Documentary realism rarely goes hand-in-hand with animated un-reality, but in Jonas Poher Rasmussen’s Flee, those two aesthetic worlds collide and create a feeling of being unmoored. The film follows Rasmussen’s long-time friend Amin Nawabi—a pseudonym to protect his identity—via interviews about his secretive escape from war-torn Kabul in the 1980s, his perilous refugee journey through several countries, and his life as a gay Muslim man who, one way or another, has to hide some part of himself. In a mere 90 minutes, the film plunges the audience into the depths of refugee trauma and the systems set in place to strip people of their dignity, but it also builds to moments of stunning euphoria, and to a moving, deeply considered understanding of the way Nawabi has had to compartmentalize his soul.
The film occasionally follows Nawabi during his daily routine, but for most of the interview segments, he lies supine, with the camera suspended above him, as if it were documenting a closed session of long-overdue therapy. These interviews are animated—rotoscoped, in fact—so as to hide Nawabi’s face, but even the most insignificant of noises are turned up in the sound mix, like Nawabi’s tense breath, and the way he shifts into position when he lays down to speak. His concealed reality frequently pierces the animated veil. Art director Jess Nicholls re-creates his subtle glances off-camera, as his doubts about revealing himself and his painful story come to the fore. Eventually, he makes stunning confessions to his friend Rasmussen, about his family and their whereabouts, which he has revealed to no one—not even his long-term boyfriend—for the nearly two decades he’s lived in Denmark.
The frame stands completely still when it captures Nawabi’s hesitance, but when he begins telling his story, it zips through time and space. Archival live-action footage establishes the broader political backdrop, while Nawabi’s intimate flashbacks transform in animation style. They capture his youthful zeal as a bit of an oddball child, with sweet crushes on Hollywood and Bollywood leading men, and a soundtrack of European and American pop music blasting from his pink headphones as he frolics through the streets. These flashbacks also capture the vague shapes of crumbling buildings and empty, transparent silhouettes of Afghan bystanders fleeing the US-USSR conflict. Nawabi’s memories of childhood happiness with his mother and his many siblings feel warm, and whole, but his memories of the war start out as suppressed. They lack finer details. These are eventually filled in the more he opens up—to the camera, and to himself.
His journey takes years, and it breaks up his family bit by bit, as they’re forced to navigate cruel and expensive traffickers and corrupt local authorities in several countries, who are hell-bent on using ghoulish immigration laws against them. Some of this quiet barbarism is downright nauseating, not because physical cruelty is overtly depicted, but because of how the film captures and magnifies its depressing impact, turning people, once again, into shaded sketches, where their humanity becomes lost. At their most monstrous, these events—as recalled by Nawabi—even lead to the animation becoming disintegrated and abstract as he migrates from region to region, as if he were unable to find any semblance of belonging, or permanence, or solid ground.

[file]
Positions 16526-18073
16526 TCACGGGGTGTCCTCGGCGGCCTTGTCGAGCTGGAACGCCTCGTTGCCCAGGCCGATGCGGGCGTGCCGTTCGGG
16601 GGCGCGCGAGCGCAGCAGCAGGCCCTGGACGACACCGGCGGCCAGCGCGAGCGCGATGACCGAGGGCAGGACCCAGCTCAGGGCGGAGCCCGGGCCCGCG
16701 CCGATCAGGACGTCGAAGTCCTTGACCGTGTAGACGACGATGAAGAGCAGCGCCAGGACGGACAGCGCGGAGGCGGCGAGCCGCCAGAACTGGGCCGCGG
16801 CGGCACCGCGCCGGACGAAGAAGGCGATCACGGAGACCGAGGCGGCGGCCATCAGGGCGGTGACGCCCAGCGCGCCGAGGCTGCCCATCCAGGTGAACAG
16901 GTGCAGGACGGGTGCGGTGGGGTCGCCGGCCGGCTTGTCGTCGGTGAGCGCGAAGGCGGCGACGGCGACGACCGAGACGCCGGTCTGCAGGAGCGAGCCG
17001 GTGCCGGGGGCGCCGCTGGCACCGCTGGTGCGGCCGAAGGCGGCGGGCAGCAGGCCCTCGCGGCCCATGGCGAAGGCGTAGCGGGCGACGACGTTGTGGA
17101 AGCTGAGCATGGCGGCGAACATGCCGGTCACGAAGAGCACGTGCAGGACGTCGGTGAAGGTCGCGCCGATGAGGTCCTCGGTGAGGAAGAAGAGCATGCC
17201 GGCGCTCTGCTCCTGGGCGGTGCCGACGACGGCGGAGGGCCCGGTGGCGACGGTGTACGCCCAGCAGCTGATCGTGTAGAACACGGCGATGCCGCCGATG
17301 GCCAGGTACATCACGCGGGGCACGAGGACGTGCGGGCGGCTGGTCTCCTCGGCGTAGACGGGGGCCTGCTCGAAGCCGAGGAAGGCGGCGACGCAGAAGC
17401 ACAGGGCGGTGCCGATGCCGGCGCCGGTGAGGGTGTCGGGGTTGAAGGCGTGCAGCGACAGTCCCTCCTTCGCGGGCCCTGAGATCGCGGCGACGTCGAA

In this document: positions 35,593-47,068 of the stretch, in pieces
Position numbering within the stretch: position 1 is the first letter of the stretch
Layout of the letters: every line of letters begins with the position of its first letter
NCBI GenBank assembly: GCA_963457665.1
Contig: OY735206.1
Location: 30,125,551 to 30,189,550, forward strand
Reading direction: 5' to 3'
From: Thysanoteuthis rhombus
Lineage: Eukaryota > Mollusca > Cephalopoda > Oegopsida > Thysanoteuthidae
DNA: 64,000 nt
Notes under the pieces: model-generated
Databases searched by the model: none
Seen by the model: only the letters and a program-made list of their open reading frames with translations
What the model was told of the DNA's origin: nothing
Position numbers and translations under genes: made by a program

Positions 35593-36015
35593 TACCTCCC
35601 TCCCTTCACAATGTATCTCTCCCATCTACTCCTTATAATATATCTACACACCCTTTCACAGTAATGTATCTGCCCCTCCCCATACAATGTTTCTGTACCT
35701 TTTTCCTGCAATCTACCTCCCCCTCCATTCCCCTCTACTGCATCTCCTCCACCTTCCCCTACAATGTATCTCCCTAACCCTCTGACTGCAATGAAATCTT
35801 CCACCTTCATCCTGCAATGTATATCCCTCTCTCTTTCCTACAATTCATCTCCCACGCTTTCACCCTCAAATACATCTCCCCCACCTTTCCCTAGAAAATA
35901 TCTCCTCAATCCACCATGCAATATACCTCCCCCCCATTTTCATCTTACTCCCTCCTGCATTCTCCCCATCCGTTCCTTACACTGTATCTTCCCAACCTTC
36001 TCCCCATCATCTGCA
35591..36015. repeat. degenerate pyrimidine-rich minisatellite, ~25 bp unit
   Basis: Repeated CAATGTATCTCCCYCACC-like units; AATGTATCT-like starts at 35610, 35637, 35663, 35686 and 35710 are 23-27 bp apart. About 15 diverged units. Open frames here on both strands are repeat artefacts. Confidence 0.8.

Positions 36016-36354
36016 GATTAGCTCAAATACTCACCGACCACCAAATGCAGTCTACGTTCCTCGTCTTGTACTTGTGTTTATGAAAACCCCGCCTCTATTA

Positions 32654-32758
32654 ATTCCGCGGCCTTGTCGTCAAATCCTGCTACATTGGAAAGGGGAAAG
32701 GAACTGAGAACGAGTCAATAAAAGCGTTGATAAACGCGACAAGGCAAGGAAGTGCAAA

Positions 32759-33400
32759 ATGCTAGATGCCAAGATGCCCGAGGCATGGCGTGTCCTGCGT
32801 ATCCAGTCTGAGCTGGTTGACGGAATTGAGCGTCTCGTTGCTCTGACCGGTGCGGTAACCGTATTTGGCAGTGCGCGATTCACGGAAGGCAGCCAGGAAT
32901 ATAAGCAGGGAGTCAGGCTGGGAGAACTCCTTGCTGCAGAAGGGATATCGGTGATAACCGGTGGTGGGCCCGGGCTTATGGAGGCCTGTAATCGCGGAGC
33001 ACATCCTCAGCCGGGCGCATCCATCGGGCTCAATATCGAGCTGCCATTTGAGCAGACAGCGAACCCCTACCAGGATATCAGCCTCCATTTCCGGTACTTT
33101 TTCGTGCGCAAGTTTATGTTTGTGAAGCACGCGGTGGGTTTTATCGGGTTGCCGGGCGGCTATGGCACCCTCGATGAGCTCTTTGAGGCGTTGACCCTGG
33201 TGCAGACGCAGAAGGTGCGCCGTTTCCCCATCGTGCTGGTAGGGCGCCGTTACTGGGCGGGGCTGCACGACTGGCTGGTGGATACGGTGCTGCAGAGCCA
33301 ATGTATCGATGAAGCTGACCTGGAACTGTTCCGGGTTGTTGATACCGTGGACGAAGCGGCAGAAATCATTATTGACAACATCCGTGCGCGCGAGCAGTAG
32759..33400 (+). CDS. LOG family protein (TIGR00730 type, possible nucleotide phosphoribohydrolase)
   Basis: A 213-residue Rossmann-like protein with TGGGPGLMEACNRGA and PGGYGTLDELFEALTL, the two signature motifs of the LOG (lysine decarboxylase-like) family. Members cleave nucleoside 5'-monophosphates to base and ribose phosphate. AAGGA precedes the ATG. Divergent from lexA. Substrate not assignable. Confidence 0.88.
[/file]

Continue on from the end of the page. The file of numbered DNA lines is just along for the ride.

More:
The effects of Nawabi’s trauma linger in the present. His decisions are often clinical and career-focused, born of a personal resolve to live up to his family’s sacrifices, and born of a gnawing survivor’s guilt that prevents him from pursuing happiness. He also opens each new chapter of his story with a fearful quiver in his voice. His stress doesn’t seem to subside no matter how close he is to Rasmussen, because of the way his story and legal status have been used against him in the past. In the present, he remains closed off from the world as a means to survive.
The original score, by Uno Helmersson, matches Nawabi’s most hopeless recollections through heavy strings that sink into the pit of your stomach. The film’s most memorable musical moment, however, arrives during a particularly pulse-pounding scene set to Daft Punk’s “Veridis Quo,” where the tension of Nawabi revealing a secret part of himself gives way to an unexpected display of acceptance. The electronic duo’s music usually has a rapid-fire pace, but the use of one of their more measured and reflective tracks perfectly matches Nawabi’s hesitance. They both eventually push forward despite their restraint, building to a moment of liberation that, while fleeting, feels emotionally exhilarating. The film’s visual and aural fabric, after embodying so much anguish and indignity, radiates an overwhelming warmth and tenderness—a uniquely moving catharsis.
An unfortunately timely film, Flee uses animation primarily to sharpen the dangerous edges of its refugee story, and to capture the devastating physical and emotional toll of never-ending war. But in brief moments, the film acts as a spiritual balm, offering hints and possibilities of a world where Nawabi might one day be able to fully share himself with other people. Where he might one day feel whole.
This review has been updated to highlight the selection of Daft Punk’s “Veridis Quo.”
Observer Reviews are regular assessments of new and noteworthy cinema.